The state of Florida, which took back control of the shuttered Coconut Grove Playhouse in October, has thrown everyone involved in the long-running effort to save the historic theater for a loop by advertising it for possible sale as surplus property.
The state Department of Environmental Protection, which manages state property, says it’s just following rules that require the agency to gauge potential interest in the 2.5-acre theater property, which includes the historically designated 1927 playhouse building and a big parking lot, on a highly visible corner on Main Highway.
But the move by the agency, which is now conducting an appraisal of the property, represents an unexpected — and potentially worrisome — twist in Miami-Dade Mayor Carlos Gimenez’s campaign to renovate and reopen the theater under county control just as it seemed on the verge of succeeding. The Mediterranean Revival theater, which closed abruptly in 2006, is widely considered a cultural and architectural treasure.
Gimenez based his effort on an assumption that the state would deed over — at no cost — the deteriorated playhouse to the county, which has earmarked $20 million in bond money for renovations. Under state law, surplus property is offered first to state colleges and universities at no charge, and next to counties and cities, before it’s put up for sale to the highest bidder.
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But DEP says state rules require it to charge the county a fair-market price for the playhouse property — something Gimenez and Miami-Dade administrators say is not in the cards. Observers expect the property will be valued in the millions of dollars in a rapidly recovering real-estate market, though that figure could be affected by the fact that the theater is legally protected by historic designation and could not be torn down without extensive public review and considerable controversy.
The Miami-Dade property appraiser’s website puts the market value at $5.8 million.
DEP spokesman Patrick Gillespie said the agency has received at least five inquiries, but no offers, since the ad was released two weeks ago.
He expects the appraisal to be ready in early January, after which the state could offer it for free to the public colleges and, if they decline, to the city of Miami and the county for cash. That would trigger a 45-day window for the local governments to make a deal with the state before the playhouse goes for sale to private bidders, he said.
“We were a little surprised,’’ said Lisa Martinez, an aide to Gimenez. “The idea of purchasing that property for fair market value is not on the radar for us.’’
Instead, county officials and their supporters hope to persuade the state cabinet or the Legislature to waive the market-value rule and cede the property to the county given that it stands ready to spend millions on it.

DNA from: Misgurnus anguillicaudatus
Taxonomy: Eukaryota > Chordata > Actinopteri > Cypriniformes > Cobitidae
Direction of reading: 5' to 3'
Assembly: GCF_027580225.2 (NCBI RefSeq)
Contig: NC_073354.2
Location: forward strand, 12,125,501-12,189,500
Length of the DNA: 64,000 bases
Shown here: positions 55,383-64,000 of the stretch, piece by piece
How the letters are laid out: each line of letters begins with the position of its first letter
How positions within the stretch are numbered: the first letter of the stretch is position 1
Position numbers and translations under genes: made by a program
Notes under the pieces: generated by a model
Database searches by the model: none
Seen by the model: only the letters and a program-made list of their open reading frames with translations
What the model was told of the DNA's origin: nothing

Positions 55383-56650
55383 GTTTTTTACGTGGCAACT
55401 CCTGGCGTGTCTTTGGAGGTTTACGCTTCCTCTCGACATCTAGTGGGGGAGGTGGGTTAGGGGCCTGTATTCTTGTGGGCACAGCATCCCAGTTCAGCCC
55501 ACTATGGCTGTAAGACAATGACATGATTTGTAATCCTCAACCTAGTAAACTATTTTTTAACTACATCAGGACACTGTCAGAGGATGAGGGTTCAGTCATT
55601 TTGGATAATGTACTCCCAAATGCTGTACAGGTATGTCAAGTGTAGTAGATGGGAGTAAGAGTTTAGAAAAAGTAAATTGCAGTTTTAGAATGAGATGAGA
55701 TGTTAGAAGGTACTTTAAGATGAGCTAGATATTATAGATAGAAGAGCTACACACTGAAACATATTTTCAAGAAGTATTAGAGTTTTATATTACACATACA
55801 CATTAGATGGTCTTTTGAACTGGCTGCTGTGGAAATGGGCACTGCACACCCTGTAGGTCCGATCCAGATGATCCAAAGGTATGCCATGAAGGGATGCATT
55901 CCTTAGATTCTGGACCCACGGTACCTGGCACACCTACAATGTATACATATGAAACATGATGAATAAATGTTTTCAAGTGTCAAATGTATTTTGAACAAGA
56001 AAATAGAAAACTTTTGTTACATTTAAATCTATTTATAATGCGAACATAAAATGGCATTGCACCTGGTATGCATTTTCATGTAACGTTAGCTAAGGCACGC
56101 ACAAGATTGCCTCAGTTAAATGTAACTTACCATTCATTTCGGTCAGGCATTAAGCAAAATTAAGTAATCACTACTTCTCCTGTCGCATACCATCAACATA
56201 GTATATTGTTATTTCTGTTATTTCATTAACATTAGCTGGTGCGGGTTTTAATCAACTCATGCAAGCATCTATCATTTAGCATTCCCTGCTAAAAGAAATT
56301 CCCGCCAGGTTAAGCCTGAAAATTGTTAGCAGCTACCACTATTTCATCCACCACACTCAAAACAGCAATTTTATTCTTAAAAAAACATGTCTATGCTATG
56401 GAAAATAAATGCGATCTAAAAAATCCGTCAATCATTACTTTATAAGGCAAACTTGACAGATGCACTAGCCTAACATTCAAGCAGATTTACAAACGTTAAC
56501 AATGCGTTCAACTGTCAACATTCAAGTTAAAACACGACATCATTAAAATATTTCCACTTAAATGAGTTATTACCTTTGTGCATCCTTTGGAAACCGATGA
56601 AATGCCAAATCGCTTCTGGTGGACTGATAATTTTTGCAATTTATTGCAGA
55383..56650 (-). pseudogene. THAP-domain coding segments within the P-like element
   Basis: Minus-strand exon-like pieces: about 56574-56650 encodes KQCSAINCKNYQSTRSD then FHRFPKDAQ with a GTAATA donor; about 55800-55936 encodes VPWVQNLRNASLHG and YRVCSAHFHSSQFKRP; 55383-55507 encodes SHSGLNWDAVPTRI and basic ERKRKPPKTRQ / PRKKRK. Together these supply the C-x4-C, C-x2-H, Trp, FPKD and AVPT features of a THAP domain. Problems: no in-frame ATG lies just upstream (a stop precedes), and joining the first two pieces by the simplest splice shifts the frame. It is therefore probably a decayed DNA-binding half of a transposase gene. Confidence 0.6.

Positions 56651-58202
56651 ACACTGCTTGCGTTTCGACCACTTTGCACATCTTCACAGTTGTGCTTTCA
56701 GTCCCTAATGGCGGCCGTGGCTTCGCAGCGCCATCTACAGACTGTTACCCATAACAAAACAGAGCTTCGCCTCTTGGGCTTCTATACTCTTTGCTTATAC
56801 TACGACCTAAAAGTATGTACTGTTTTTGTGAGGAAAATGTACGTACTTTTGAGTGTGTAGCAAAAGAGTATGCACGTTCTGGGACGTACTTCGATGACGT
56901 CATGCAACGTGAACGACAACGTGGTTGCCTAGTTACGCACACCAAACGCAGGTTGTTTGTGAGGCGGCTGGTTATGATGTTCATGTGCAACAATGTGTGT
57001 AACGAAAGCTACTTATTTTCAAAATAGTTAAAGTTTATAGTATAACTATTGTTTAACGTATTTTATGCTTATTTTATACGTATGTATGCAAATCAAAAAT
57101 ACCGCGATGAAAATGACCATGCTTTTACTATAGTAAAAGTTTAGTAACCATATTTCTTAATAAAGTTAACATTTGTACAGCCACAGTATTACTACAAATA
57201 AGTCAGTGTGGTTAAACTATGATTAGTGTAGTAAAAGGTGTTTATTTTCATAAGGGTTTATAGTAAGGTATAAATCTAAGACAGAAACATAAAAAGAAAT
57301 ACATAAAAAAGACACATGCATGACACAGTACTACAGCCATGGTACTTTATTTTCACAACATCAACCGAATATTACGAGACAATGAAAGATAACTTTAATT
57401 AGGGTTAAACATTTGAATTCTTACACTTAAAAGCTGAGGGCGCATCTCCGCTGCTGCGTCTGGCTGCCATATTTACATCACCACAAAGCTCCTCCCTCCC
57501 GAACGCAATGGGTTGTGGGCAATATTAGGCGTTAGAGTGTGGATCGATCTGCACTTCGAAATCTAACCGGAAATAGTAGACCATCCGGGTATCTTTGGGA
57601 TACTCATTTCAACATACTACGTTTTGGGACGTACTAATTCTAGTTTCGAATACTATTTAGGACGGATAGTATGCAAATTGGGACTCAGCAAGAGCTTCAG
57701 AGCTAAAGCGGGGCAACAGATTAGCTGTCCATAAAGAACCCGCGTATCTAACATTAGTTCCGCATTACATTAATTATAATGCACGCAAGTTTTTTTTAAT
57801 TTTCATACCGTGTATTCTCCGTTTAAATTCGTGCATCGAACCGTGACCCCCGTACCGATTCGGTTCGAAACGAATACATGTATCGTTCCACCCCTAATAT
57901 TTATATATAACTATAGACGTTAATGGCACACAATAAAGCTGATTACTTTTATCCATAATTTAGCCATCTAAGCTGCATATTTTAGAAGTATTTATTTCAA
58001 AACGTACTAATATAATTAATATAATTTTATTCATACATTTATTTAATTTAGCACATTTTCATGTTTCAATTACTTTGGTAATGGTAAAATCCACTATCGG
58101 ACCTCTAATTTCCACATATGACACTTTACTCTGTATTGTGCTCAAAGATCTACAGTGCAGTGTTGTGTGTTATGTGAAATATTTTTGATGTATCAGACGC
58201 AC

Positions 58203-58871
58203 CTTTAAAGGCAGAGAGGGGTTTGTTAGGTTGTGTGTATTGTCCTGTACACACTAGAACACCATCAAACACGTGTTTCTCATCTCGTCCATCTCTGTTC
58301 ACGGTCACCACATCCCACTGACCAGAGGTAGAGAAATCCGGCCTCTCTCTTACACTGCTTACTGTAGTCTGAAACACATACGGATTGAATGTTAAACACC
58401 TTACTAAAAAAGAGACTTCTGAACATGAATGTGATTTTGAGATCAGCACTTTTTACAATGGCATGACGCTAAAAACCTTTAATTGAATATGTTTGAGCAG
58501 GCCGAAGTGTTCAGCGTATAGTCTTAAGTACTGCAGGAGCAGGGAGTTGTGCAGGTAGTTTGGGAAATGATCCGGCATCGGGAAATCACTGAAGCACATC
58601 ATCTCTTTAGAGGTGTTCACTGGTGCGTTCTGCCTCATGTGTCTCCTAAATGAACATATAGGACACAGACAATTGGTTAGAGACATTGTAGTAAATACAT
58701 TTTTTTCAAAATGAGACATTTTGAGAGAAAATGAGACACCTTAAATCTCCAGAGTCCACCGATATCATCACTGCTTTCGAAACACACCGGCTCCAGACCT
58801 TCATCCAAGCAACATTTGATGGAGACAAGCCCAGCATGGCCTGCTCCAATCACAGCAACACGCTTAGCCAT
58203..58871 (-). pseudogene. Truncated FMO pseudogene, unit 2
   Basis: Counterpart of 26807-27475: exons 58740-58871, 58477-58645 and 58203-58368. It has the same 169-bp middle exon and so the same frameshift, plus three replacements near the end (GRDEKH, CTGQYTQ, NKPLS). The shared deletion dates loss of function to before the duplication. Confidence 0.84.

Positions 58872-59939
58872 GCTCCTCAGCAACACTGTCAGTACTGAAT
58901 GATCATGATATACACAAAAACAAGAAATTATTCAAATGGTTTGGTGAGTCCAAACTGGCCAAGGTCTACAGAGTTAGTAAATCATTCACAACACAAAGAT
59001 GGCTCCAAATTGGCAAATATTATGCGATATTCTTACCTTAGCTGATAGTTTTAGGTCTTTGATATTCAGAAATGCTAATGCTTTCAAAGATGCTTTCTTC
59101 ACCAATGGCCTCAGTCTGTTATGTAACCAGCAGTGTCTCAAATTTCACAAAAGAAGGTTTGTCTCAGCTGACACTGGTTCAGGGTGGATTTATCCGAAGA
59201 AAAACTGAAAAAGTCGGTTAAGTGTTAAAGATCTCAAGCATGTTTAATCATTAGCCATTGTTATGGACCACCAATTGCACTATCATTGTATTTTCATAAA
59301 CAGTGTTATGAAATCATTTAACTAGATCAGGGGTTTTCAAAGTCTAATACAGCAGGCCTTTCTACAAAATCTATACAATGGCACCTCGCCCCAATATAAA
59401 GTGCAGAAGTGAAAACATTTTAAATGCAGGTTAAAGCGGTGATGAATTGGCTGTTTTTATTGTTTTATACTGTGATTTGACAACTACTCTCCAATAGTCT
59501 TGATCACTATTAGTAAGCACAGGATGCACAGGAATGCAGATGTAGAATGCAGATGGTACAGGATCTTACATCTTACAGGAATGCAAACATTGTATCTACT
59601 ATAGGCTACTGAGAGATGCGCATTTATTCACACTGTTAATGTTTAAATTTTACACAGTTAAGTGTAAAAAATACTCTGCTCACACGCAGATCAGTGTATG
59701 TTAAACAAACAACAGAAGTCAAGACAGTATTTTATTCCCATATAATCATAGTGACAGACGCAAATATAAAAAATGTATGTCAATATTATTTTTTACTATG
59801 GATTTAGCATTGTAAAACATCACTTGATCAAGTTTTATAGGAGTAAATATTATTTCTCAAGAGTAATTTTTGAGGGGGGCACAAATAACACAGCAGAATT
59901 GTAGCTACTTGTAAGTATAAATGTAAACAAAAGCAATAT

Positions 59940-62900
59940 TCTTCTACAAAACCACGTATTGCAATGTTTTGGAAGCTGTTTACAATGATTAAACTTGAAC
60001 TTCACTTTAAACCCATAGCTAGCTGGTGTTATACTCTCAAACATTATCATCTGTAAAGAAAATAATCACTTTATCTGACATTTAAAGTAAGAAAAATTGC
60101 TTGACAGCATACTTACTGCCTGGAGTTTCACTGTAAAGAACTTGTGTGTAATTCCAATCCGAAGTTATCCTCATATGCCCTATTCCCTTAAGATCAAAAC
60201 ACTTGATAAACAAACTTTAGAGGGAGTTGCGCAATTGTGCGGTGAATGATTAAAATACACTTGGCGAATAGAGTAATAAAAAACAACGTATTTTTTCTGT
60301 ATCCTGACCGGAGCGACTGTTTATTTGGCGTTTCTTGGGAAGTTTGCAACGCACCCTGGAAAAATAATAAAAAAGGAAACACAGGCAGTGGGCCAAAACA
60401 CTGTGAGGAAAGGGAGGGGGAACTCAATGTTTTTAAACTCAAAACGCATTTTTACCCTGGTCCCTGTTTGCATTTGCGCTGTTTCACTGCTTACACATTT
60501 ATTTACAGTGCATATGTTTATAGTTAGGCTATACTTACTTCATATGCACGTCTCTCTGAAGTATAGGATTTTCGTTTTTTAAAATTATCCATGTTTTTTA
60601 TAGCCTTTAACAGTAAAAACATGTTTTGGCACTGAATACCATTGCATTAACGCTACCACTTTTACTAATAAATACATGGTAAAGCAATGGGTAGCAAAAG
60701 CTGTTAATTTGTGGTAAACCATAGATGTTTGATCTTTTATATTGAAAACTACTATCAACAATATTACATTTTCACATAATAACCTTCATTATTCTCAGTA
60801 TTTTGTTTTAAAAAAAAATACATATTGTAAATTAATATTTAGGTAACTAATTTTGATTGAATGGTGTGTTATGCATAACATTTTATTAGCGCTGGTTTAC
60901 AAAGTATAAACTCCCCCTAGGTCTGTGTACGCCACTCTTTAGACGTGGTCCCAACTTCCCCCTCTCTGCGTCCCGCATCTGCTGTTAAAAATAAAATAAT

“The Grove Playhouse is a special case,’’ said Miami-Dade property appraiser-elect Carlos Lopez-Cantera, the former state House majority leader who pushed for years for the state to retake control of the theater from a nonprofit board that critics say ran it into the ground. “It’s a complicated scenario, but I am more than confident that those in authority will recognize that.’’
But the state’s ad flabbergasted Grove activists who supported the takeover as the best way to reopen the theater, a beloved institution and a former economic linchpin for the village that they say has instead become an eyesore and a safety and fire hazard.
“It is very bizarre that, after waiting seven years to have the state come in, to then have the state put it up for sale,’’ said activist Nathan Kurland, who organized a raucous “Give it Back’’ protest outside the theater earlier this year. “There was never a thought in anyone’s mind that the state would say, ‘Screw the theater, let’s just sell it to a developer.’ ’’
County and city officials say they don’t think that will happen.
For one thing, said Miami Commissioner Marc Sarnoff, developers won’t be eager to acquire the property because of the deteriorated condition of the playhouse, the historic designation, and liens filed by the city against the property because of code violations. Fines have mounted to about $500,000, he said.
In addition, creditors owed money by the former playhouse board may also have claims on it, Sarnoff said.
“You would be selling a property with a significant cloud over the title, and subject to the historic designation, which means you can’t develop it based on whatever you want,’’ Sarnoff said.
The state had deeded the perennially debt-plagued playhouse to a volunteer board in 2004, but exercised an automatic reverter clause to retake it after the group failed to make headway on plans to build a new, smaller playhouse behind the historic facade and develop the parking lot to provide income to support the theater.
This year, Gimenez tried for months to reach settlements with playhouse creditors in exchange for assuming control of the property, but a lone holdout, developer Aries Group, which had a development agreement with the playhouse board, rejected county offers as too low, effectively scuttling the deal.
Miami-Dade administrators acknowledge they’re concerned about the playhouse’s fate and the short time window to resolve it, but say the county represents the most feasible option for the state.
“I don’t mean to minimize the danger here,’’ said Miami-Dade cultural affairs director Michael Spring. “But we have the resources and we have a reasonable plan, and I remain optimistic that wisdom will prevail.’’